Sunday, December 5, 2021

Is it still worth it to be a Catholic priest?


In 2002, I first heard the call to become a priest. I was ten years old. That was the same year that the Boston Globe first ran articles about the clerical sex abuse crisis.

In 2018, I was ordained a priest. I was twenty-six years old. That was the same year that Theodore McCarrick and his ilk were found out. The sex abuse crisis got worse, the Church lost much credibility due to evil shepherds, and I was just starting my life as a priest. What fun.

Since that time, the Church has seen not a few scandals: a lack of clarity when it comes to matters of faith and morals, even at the highest levels of the Church; synods and conferences aimed at changing matters essential to the structure, life, and Tradition of the Church; outright idolatry in the Vatican of all places; and an ever-growing list of bishops and priests who have not upheld the faith or morals expected of them. Many have left the priesthood, citing everything from “there is no God” to “God wants this.” Others – good and holy men – were forced out or even imprisoned due to false accusations. Nonsense all, and sinful to boot.

To add to the chaos, the world has been embroiled in a pandemic which has all but crippled mankind. In addition to revealing even more bad theology and liturgical practice, this virus has made it difficult to practice the faith publicly and to function as a priest. Some places have basically outlawed it in all but name. Even some bishops (thankfully not ours!) are doing so, cutting their priests off at the knees, and not allowing them to fulfill their God-given mission to the People of God who need them now as ever.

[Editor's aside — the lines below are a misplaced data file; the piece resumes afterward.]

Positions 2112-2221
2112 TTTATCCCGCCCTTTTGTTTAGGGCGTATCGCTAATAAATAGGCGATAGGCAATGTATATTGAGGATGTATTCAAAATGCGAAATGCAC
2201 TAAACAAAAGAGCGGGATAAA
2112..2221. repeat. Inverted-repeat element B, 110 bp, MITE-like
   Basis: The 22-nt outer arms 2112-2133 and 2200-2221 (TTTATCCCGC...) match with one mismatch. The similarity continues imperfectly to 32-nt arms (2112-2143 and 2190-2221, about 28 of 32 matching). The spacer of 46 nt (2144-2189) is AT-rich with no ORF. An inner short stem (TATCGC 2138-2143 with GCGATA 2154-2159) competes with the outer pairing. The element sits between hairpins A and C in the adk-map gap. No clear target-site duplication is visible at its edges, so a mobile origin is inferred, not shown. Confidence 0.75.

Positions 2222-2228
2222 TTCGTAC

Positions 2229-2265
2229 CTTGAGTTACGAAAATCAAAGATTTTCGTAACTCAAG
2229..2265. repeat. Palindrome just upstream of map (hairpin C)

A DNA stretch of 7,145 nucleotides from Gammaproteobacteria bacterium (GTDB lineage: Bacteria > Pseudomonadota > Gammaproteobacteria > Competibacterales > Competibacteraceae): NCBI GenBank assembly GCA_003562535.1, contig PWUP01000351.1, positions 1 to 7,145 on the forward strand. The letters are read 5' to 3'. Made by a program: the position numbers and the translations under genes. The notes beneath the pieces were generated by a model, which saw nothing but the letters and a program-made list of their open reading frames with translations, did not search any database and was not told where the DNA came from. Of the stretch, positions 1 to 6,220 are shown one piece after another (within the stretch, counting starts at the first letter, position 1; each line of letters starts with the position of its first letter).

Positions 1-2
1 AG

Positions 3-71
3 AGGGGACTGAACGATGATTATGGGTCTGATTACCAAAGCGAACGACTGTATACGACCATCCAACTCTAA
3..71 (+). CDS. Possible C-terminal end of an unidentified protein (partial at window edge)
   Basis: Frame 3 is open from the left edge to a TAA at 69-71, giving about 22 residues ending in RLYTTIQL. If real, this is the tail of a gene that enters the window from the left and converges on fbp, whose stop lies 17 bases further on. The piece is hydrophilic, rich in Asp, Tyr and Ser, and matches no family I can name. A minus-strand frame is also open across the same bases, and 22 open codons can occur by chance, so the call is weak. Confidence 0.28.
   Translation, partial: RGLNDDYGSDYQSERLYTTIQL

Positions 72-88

This all comes at a point in the Church when the number of priests is down and priestly morale can easily be shattered. Little fraternity, little support on many fronts, and increasingly difficult assignments make priestly life all the harder. The laity are (rightfully) expecting certain things, but the Church moves slowly, and many within the Church are hindering that progress, healing, and justice. Those who do so often cite “pastoral” motives without ever defining the term, never even thinking to listen to Holy Mother Church, Who teaches us how best to be true pastors. Why would any sane man want to do this? Why would someone go to seminary to pursue this vocation, even if he knew God was calling him to it? Priests, who can be ended by a single angry and deceptive phone call, or who are never quite “priest enough” for some, are often left in the lurch, wondering “what is next?” “How much longer?” “Can I even make it through?” The natural question arises: is it even worth it to be a priest anymore?

To all of this, I can still give a hearty “yes!” It is indeed worth it all. As Pope Benedict XVI once pointed out in a Letter to Seminarians (October 18, 2010), “It does make sense to become a priest: the world needs priests, pastors, today, tomorrow and always, until the end of time.” This is because God has chosen to need priests – bound Himself in such a way that He works through priests. There will never be a time when priests are not needed, when God does not call them.